Here the Pharisee in question appears to have shown generous hospitality to his own friends and relatives. He had invited rich neighbours too. These were exactly the kind of people who would welcome him too into their homes and to their feasts. Yes, he would be well spoken of by them; yes, he would eat well in their homes sharing in their banquets but if he thought by doing that he was in line for further blessing he had another think coming.
Such generosity and such hospitality was ultimately self-serving and self-seeking and couldn’t expect further reward from God. Jesus didn’t mean to say to the host that he must never invite his friends or his family members of his rich neighbours for a meal but he must realise that this is not a way of somehow putting God in his debt.
Instead Jesus urges his host to be generous in a disinterested way – don’t only invite those from whom you fully expect to receive an invitation in return. Rather give generously to those who can’t repay and then God, who is no man’s debtor will know what to do. There is a reward to gained at the resurrection of the righteous – how sad to miss out!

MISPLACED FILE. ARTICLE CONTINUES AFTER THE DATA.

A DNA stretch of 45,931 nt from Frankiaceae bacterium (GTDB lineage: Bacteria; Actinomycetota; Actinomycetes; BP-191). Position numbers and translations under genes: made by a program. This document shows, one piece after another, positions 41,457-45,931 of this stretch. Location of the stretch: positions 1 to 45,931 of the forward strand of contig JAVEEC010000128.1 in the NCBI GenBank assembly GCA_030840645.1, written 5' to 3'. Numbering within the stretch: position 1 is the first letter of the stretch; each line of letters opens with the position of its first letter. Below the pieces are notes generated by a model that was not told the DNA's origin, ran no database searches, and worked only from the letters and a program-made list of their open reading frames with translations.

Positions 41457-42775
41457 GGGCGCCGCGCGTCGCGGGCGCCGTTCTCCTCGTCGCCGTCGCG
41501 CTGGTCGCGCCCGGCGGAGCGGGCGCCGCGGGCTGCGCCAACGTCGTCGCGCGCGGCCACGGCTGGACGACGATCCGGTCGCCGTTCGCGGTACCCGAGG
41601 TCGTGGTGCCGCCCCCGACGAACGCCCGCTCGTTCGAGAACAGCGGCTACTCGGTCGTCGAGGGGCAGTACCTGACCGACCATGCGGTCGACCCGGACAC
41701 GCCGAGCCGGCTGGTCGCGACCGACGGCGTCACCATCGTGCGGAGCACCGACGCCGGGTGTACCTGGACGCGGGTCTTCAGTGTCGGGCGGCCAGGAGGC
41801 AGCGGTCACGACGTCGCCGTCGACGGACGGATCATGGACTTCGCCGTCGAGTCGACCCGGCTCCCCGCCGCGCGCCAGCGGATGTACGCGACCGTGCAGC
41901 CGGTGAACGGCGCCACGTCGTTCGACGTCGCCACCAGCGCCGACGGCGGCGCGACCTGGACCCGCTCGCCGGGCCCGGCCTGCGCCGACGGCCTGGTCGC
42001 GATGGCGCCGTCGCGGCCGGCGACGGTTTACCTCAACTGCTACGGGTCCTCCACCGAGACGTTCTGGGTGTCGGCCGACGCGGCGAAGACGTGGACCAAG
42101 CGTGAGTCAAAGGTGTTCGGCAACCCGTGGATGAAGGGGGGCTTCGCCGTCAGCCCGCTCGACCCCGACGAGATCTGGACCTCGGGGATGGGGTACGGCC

Some Concluding Thoughts
Do you notice as we close how easily Jesus introduces spiritual material into his conversation? Here he speaks so easily and naturally of the resurrection – he knew it was going to take place and urged men to live their lives in the light of that great day.
My friends are you living your life like that? Are you ready and prepared for that great day of resurrection? What will be your answer to God then who will ask you what you have done with the life he gave you? What will you answer when he asks you what you have done with the gospel he has arranged for you to hear? What will you answer when he asks you what you have done with his Son whom he sent to be the Saviour of the World?
May the Lord teach us to think about ourselves with right judgment and not to have inflated views of our worthiness. The Bible’s teaching on humility fits perfectly with what it has to say about salvation being by the free grace of God. If you think you deserve God’s favour because of something that you have done you just haven’t begun to understand that "all our righteous deeds are like a polluted garment" or as "filthy rags" in God’s sight, as the prophet Isaiah put it.
But the good news is he doesn’t expect us to somehow wash those rags ourselves instead he offers us a full set of clean clothing in the gospel – so repent and with humility "put on Christ" and covered with his righteousness you will be ready for that great day.
And to God alone be the Glory.